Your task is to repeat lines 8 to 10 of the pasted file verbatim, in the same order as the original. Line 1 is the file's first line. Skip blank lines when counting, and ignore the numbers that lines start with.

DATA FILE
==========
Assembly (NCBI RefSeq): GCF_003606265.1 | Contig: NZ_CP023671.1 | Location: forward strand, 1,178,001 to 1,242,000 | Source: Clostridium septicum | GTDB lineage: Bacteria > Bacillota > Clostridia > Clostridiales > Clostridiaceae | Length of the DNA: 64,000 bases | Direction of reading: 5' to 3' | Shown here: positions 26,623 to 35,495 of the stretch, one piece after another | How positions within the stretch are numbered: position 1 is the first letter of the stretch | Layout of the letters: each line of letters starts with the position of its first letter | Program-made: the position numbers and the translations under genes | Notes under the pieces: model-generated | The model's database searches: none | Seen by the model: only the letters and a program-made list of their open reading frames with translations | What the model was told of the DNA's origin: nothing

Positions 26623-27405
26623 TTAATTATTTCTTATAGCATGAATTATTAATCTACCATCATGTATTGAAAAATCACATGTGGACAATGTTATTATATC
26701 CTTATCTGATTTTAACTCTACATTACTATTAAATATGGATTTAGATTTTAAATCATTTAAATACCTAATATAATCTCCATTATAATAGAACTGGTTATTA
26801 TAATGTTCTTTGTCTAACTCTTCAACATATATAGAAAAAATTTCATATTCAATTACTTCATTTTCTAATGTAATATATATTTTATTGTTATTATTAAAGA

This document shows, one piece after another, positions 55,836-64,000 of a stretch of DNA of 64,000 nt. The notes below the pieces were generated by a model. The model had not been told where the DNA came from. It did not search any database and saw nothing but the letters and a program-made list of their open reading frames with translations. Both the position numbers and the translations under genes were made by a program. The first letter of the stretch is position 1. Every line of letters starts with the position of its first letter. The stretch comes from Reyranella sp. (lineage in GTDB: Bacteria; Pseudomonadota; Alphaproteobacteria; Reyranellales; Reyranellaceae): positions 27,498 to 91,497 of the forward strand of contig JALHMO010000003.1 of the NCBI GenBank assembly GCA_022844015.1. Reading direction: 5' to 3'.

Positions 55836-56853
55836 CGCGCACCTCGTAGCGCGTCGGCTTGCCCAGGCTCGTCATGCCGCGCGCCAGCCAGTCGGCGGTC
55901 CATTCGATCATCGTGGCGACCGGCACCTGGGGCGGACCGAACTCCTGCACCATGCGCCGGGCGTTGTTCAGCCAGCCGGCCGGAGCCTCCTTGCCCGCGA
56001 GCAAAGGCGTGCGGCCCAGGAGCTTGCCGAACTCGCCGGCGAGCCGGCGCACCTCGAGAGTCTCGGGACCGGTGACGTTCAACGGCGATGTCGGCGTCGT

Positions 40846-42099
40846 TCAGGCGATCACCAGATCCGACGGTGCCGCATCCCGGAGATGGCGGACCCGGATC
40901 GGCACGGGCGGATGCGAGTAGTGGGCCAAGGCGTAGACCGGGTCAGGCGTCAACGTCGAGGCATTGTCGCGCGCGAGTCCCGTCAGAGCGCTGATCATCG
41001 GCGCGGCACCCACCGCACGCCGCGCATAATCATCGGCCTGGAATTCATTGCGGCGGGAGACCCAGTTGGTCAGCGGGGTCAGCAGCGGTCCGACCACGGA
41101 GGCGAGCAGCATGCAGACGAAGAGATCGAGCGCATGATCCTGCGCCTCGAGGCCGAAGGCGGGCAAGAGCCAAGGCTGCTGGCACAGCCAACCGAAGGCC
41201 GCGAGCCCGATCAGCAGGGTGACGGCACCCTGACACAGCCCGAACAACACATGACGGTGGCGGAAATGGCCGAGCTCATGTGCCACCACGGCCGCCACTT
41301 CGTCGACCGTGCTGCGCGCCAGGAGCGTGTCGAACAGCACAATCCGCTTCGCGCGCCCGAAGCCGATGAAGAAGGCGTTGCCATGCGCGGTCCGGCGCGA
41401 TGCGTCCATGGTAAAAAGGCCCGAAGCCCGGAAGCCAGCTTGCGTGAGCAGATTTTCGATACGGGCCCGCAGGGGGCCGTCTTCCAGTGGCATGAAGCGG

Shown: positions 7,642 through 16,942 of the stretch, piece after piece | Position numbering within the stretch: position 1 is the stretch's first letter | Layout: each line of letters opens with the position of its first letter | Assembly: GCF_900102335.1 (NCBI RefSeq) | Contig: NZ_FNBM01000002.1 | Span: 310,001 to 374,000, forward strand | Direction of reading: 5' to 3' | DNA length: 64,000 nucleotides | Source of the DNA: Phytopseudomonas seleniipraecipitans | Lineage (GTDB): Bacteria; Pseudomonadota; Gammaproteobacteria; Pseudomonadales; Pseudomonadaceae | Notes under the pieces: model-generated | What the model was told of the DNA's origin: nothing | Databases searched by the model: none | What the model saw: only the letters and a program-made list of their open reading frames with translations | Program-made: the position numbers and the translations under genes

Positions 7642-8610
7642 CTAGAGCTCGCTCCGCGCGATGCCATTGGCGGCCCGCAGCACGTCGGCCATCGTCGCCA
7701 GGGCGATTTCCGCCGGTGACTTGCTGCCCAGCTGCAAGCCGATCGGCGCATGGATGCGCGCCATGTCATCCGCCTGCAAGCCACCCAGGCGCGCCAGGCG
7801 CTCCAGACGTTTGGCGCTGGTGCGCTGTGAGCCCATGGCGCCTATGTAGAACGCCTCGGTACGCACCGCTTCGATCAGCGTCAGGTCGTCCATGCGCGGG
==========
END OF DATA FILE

55836 CGCGCACCTCGTAGCGCGTCGGCTTGCCCAGGCTCGTCATGCCGCGCGCCAGCCAGTCGGCGGTC
55901 CATTCGATCATCGTGGCGACCGGCACCTGGGGCGGACCGAACTCCTGCACCATGCGCCGGGCGTTGTTCAGCCAGCCGGCCGGAGCCTCCTTGCCCGCGA
56001 GCAAAGGCGTGCGGCCCAGGAGCTTGCCGAACTCGCCGGCGAGCCGGCGCACCTCGAGAGTCTCGGGACCGGTGACGTTCAACGGCGATGTCGGCGTCGT